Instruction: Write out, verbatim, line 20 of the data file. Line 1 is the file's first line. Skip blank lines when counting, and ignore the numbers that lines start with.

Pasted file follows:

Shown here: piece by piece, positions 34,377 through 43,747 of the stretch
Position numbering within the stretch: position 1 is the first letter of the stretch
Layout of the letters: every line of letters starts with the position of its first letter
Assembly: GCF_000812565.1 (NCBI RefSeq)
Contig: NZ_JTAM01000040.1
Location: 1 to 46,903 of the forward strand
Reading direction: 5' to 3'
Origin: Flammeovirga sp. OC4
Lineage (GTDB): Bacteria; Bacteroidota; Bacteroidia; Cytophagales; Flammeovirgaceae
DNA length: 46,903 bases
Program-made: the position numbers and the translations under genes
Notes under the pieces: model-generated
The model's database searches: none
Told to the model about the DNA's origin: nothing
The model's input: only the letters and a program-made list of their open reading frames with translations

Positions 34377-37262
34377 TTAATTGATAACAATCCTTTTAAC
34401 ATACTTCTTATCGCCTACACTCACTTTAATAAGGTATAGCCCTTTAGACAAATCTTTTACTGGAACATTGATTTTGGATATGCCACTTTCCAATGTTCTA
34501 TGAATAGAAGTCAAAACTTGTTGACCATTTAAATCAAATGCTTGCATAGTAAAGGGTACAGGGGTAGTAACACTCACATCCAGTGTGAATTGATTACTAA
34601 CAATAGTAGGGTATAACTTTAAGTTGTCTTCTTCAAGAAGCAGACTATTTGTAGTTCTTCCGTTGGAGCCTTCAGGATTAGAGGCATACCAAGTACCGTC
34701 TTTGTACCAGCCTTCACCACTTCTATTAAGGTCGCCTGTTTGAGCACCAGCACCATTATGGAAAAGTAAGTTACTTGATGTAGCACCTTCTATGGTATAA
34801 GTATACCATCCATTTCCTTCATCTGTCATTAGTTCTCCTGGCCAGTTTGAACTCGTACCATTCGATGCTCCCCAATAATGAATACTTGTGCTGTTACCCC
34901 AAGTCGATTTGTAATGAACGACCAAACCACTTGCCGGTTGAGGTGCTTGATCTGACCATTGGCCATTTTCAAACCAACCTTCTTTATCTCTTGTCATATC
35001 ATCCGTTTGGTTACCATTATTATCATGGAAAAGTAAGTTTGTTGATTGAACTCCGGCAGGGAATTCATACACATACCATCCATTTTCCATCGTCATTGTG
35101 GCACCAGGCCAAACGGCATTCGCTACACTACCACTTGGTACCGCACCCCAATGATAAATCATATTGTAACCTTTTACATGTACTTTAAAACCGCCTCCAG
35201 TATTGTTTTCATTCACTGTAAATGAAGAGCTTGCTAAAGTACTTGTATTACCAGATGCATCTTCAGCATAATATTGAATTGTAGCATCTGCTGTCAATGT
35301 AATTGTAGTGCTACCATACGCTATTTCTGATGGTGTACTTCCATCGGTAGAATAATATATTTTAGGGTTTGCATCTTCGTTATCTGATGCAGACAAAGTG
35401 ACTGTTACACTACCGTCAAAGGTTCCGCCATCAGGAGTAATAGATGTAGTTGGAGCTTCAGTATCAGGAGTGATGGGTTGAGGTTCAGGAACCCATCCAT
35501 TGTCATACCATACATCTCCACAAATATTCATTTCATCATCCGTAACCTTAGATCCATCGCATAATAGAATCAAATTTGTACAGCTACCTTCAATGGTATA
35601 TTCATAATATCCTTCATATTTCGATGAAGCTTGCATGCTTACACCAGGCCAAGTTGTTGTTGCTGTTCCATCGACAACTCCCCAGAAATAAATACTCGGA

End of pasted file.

34601 CAATAGTAGGGTATAACTTTAAGTTGTCTTCTTCAAGAAGCAGACTATTTGTAGTTCTTCCGTTGGAGCCTTCAGGATTAGAGGCATACCAAGTACCGTC